Centre for Structural Engineering and Informatics
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Research includes:

  • Multi scale material modelling
  • Biomechanics
  • Impact engineering
  • Constitutive modelling
  • Modelling and evaluating dynamic response
  • Reliability assessment
  • Novel structural connections 
Structural research

Structural and Computational Mechanics

 
 

Projects

A multiscale Meshless Method for Brittle Fracture

Summary:

Brittle fracture is one of the main failure mechanisms pertaining to materials and structural components.

Although a common phenomenon in many natural and engineering processes, robust and accurate simulation of the evolution of brittle fracture, from crack initiation and crack propagation and crack branching has been proven to be a challenging task.

In this project, the efficiency of implementing a novel multiscale meshless method alongside proper mathematical descriptions of crack surfaces is examined in terms of numerical efficiency, source code implementation and accuracy.

PhD Student:

  • Kakouris Emmanouil
 

 A multiscale Meshless Method for Brittle Fracture

 
Bond Between Cement-Based Textile Composites and Concrete Substrates

Summary:

The use of Fiber Reinforced Polymers (FRPs) as externally bonded reinforcement for retrofitting existing concrete and masonry structures has become very popular technique over the last two decades, thanks to the favourable properties offered by these materials.

However, FRPs entails a few drawbacks which are associated with the epoxy resins used to bind the fibers, i.e. poor behaviour of at high temperature; high costs; incompatibility with substrate materials.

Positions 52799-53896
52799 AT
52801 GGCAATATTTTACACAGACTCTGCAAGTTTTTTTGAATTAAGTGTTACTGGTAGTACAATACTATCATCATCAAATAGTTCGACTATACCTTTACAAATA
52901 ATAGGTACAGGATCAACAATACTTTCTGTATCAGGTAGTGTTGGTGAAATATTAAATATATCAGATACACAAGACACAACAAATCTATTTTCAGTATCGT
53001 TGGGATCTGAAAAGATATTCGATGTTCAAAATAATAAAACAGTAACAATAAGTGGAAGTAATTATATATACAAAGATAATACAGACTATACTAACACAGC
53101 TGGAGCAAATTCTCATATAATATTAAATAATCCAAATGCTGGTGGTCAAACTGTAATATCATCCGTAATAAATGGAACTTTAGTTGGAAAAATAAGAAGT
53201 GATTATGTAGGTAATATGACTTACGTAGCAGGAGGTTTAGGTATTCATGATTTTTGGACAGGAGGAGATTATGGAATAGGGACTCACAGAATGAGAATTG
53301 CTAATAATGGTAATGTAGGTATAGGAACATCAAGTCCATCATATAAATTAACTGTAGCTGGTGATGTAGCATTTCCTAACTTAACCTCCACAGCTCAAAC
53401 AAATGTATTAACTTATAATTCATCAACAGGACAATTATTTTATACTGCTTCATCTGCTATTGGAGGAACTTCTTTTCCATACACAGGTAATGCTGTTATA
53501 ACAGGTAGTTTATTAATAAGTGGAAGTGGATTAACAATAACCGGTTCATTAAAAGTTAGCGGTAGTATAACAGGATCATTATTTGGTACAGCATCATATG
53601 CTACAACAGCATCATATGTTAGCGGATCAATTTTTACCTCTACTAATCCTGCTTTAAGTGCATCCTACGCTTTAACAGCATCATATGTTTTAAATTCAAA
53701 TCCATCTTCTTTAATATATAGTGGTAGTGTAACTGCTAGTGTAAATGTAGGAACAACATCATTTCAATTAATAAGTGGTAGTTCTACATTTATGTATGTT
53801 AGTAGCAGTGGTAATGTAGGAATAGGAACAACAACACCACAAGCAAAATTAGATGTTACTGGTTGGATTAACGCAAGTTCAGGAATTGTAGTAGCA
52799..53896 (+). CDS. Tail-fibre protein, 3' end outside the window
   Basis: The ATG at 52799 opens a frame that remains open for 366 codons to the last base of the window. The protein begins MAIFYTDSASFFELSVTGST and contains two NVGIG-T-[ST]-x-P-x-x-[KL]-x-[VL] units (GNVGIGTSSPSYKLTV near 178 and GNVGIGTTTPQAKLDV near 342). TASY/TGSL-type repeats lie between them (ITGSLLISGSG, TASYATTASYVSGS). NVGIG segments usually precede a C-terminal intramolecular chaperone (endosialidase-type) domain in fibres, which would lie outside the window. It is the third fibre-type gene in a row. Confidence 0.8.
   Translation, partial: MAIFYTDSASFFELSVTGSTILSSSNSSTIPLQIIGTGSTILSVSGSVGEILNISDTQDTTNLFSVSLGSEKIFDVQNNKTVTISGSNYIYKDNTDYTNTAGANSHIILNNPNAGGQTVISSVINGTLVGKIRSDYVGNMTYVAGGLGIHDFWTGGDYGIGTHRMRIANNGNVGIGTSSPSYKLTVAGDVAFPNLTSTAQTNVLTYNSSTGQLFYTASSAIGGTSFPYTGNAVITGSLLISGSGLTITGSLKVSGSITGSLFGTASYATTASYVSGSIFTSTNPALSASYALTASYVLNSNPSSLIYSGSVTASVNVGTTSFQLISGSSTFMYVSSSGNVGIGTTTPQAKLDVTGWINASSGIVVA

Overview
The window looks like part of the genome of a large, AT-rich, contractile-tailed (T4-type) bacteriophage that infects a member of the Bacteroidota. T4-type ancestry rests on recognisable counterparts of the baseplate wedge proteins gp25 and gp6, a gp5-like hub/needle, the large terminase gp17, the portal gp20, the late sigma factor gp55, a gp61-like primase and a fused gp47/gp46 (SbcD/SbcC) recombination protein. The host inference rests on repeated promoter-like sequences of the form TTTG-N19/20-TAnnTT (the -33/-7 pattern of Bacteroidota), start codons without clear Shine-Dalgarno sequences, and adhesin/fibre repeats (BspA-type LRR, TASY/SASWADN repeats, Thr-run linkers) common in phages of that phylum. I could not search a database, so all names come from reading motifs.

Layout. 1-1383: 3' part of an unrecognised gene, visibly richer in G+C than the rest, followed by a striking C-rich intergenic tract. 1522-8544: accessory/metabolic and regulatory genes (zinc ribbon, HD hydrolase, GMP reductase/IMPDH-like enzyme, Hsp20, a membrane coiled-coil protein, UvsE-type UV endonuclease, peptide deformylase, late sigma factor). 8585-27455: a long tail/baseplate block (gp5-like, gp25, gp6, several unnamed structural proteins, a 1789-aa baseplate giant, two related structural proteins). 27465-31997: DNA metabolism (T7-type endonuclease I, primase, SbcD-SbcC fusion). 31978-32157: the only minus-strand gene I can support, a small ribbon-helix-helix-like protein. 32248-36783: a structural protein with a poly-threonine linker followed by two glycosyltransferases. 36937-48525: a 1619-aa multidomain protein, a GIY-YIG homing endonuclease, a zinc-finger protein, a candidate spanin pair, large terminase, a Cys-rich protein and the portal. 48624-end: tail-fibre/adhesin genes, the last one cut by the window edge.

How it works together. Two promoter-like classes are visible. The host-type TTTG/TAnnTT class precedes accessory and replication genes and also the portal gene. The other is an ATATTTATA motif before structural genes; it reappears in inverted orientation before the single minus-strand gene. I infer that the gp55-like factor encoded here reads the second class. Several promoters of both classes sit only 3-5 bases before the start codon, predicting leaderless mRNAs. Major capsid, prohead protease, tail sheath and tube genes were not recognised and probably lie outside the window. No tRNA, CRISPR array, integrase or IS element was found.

To address such problems, a new structural material, the so-called Textile Reinforced Mortar (TRM) has been recently developed.

TRM combines advanced fibers in form of textiles (with open-mesh configuration) with inorganic matrices, such as cement-based mortars. Nevertheless, due to granularity of cement used, the bond between TRM and concrete has become an issue. This PhD study aims to investigate the bond between TRM and concrete substrates using double lap shear test.

Key investigated parameters include:

  • the number of layers,
  • the bond length
  • the concrete surface preparation
  • the concrete compressive strength
  • the textile surface condition (i.e. coated and uncoated)
  • the anchoring of TRM through wrapping

PhD Student:

  • Raoof, Saad Mahmood Raoof

Supervisor:

  • Dr Dionysios Bournas
 
SAAD_Test Setup
Column Face Bending of Anchored Blind Bolted 

Summary:

Extended HolloBolt (EHB) is a promising anchored blind bolting system for concrete filled tubular sections.

It was developed at the University of Nottingham as a modified version for the Lindapter HolloBolt.  Bending of the column face component is one of the failure modes for EHB connections.  Up to date, there is insufficient data to estimate the strength and stiffness of this component.  

Therefore, this research is aimed at providing the fundamental understanding of the column face bending performance in EHB connections and devise analytical models to simulate its behaviour.

These models can then be used under the component method for the design of the EHB connections. 

PhD Student:

  • Mohammed Mahmood 

Supervisor:

 
Extended HolloBolt (EHB)
 
 
Confinement of Masonry Columns with Textile-Reinforced Mortar (TRM) Jackets 

Summary:

Jacketing of masonry columns in order to enhance their axial capacity and improve their performance under earthquakes, is a popular retrofitting solution.

The conventional strengthening technique though, which comprise the use of shotcrete layers, entails few drawbacks such as the corrosion of the steel reinforcement and the significant increase of the column thickness (up to 50%).  To overcome these drawbacks the use of textile-reinforced mortar jackets is suggested.